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This is Roald Tweet on Rock Island.

Whenever I watched the encampments of Civil War reenactors at McClellan park in the Village of East Davenport, it was from a safe distance. While I admired their painstaking attempts to be authentic in dress and living conditions, bootcamp was never my idea of a pleasant weekend. That is until I came across the diary of Basil H. Messler, who was mustered into the Union Army at Camp McClellan, that very location, in March of 1864.

During the Civil War, Camp McClellan was one of the largest collecting points for volunteers from Iowa, Wisconsin and Minnesota. Here they received basic training, some drills, before heading south for further training, or to the war itself.

Messler arrived at Davenport on Saturday, February 27th. After presenting himself at the recruiting office and filling out his papers in duplicate and taking a doctor's exam, he was given a furlough for the weekend. He put up at the Pennsylvania House in Davenport, took dinner and attended the theater with several other enlistees

Sunday, he strolled around town and went to church. On Monday, he reported to Camp McClellan, was mustered into the service for three years unless sooner discharged. He was given a local bounty to buy supplies. By noon he was back in Davenport, where he bought a sky-blue vest and a large trunk before strolling around town all evening.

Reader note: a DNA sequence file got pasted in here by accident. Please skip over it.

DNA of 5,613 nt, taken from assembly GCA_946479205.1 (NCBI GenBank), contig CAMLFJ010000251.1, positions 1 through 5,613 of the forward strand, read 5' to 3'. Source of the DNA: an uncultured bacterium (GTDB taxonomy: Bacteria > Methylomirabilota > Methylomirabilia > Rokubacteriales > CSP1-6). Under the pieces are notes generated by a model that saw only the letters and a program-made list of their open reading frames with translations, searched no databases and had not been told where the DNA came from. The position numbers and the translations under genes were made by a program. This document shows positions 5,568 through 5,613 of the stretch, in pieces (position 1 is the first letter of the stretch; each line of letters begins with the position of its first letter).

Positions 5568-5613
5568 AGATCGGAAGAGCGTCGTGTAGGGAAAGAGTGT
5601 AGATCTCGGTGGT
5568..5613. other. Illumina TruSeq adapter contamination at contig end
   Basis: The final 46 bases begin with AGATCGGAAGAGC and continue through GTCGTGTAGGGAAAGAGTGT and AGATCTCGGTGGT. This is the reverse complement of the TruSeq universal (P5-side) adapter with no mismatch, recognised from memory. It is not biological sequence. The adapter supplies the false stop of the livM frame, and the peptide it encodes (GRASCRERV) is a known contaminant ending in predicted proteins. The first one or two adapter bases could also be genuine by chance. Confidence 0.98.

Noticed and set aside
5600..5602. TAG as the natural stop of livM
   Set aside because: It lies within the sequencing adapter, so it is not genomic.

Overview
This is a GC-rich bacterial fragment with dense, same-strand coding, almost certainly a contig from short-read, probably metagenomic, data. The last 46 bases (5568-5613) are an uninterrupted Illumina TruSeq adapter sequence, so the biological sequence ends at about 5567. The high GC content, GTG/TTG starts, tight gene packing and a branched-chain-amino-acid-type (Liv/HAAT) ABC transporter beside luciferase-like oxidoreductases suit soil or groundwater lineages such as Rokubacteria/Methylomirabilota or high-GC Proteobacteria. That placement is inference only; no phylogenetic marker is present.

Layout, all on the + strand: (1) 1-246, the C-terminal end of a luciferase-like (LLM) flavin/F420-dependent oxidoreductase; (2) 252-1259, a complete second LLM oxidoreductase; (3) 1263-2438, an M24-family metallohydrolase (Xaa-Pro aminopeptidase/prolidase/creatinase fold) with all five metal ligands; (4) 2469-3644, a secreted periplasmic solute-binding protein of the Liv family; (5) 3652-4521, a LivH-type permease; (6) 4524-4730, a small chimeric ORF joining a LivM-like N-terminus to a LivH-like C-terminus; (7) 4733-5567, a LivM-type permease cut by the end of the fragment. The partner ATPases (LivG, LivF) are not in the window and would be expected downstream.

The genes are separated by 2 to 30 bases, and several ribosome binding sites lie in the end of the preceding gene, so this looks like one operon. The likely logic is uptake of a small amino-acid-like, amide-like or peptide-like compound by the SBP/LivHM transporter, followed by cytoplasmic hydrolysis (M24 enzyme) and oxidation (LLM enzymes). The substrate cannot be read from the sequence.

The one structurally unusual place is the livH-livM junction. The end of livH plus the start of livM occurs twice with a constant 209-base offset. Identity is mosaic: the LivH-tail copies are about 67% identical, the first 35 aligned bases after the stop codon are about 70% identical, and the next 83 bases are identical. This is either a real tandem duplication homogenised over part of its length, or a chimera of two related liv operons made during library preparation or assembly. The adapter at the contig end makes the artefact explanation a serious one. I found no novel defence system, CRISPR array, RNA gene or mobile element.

Private Messler returned to Camp McClellan on Tuesday but finding nothing much going on. He returned to town, took a nap, and then had oysters and coffee at Charlie Bell's Saloon. On Wednesday, he decided to visit home near Galesburg, Illinois to see old friends. He returned to Camp McClellan in time for payday on March 21st, which he spent in Davenport on theater, hotels and good food.

On Wednesday, March 23rd, Basil Messler and 600 fellow recruits finally left by train for a camp at Memphis. He had spent one night in the barracks at Camp McClellan; it was too rainy and cold to go out.

Now that I have an authentic daily diary as a guide, I think I might be interested in joining the Civil War reenactors, playing Basil Messler. The Pennsylvania House is gone, of course, but the Radisson should do just fine.

Rock Island Lines is underwritten by the Illinois Humanities Council and Illinois Arts Council, a state agency, with additional funding from Humanities Iowa, the Iowa Arts Council, and Augustana College, Rock Island.

Beginning 1995, historian and folklorist Dr. Roald Tweet spun his stories of the Mississippi Valley to a devoted audience on WVIK. Dr. Tweet published three books as well as numerous literary articles and recorded segments of "Rock Island Lines." His inspiration was that "kidney-shaped limestone island plunked down in the middle of the Mississippi River," a logical site for a storyteller like Dr. Tweet.